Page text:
New cam need new timing chain? - Team Camaro Tech
Tech 2002 General Tech questions from 2002
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post #1 of 7 (permalink) Old Jun 26th, 02, 01:41 PM Thread Starter
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Location: Highland Village, TX, USA
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I'm going from a hydrolic cam to a solid roller cam, with new heads and curious if I need to get a new timing chain or can I use my old one? I planned on getting the cam and lifters and the rest, setup my new heads for the solid roller.

69, 468, ATI supercharged camaro.
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post #2 of 7 (permalink) Old Jun 26th, 02, 02:03 PM
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Location: Washington, Michigan USA
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With a roller cam swap, I wouldn't try and cut corners; I'd spend a few bucks for a good Cloyes True Roller chain and sprockets.

'69 Z28 Fathom Green
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post #3 of 7 (permalink) Old Jun 26th, 02, 07:02 PM
David Pozzi
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get the very best roller lifters you can find.
I see Isky has some new ones that are heavy duty pressure lubed.

I'd put on the best chain you can find.

The factory plastic cam sprockets can get brittle and I have seen them shed their teeth at 60 to 70 thousand miles on a stock Z/28.

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67 RS 327 original owner. 69 Camaro Vintage Racer, 65 Lola T-70 Chev SB Can-Am Vintage Racer
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post #4 of 7 (permalink) Old Jun 26th, 02, 07:57 PM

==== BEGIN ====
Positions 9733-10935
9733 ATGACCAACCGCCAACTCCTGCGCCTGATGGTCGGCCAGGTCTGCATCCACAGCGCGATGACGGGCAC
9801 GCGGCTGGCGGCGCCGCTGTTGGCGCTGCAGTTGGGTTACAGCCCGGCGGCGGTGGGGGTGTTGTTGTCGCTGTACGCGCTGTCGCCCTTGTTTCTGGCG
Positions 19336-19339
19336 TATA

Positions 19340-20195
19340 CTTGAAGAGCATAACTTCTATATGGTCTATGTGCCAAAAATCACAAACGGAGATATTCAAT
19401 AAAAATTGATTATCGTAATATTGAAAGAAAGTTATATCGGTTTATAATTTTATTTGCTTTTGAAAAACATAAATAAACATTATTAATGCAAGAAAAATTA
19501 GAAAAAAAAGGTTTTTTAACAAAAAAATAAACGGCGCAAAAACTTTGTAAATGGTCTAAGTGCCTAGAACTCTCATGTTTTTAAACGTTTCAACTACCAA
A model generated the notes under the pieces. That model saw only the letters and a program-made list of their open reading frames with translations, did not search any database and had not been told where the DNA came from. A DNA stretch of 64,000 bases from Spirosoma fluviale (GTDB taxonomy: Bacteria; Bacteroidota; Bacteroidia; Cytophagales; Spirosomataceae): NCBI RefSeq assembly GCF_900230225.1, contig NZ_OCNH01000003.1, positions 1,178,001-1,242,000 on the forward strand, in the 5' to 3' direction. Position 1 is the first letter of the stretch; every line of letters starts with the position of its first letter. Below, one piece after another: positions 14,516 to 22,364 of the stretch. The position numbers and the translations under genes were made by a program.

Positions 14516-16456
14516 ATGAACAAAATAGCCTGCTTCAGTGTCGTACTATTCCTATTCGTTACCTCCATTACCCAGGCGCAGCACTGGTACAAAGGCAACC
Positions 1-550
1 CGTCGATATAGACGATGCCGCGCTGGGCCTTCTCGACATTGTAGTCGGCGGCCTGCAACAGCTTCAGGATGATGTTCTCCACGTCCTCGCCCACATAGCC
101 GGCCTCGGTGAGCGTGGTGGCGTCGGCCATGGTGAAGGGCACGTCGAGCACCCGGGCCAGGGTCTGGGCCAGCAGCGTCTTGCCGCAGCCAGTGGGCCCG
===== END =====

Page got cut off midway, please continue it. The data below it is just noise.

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One question???

Do you really want to pull eveything all apart again? I would do it while I had it apart...
post #5 of 7 (permalink) Old Jun 27th, 02, 01:55 AM
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I'd like to know why they put those sh*tty nylon gears in new engines. When they break (which they WILL) You end up with at least a bunch of bent pushrods. Sure it might be a little quieter, but GM's been putting these crappy gears in for years. What gives???

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post #6 of 7 (permalink) Old Jun 27th, 02, 03:21 AM
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They are plastic because the plastic is quieter and costs less to manufacture and it will generaly get you through the warranty pieriod and in typical commuter car useage they will still function at some level for many many miles. It is a very careful economic business decision. Why pay more?

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post #7 of 7 (permalink) Old Jun 27th, 02, 09:21 AM
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All the late model engines I've worked on have had sintered gears, not plastic. I have not seen a plastic gear in years.
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